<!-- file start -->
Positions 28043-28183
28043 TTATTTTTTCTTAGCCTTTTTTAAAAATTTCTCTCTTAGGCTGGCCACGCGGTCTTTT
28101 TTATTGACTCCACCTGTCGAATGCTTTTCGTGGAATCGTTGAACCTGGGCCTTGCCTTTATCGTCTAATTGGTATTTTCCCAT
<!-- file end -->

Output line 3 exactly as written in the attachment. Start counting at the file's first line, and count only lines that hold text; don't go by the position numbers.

28101 TTATTGACTCCACCTGTCGAATGCTTTTCGTGGAATCGTTGAACCTGGGCCTTGCCTTTATCGTCTAATTGGTATTTTCCCAT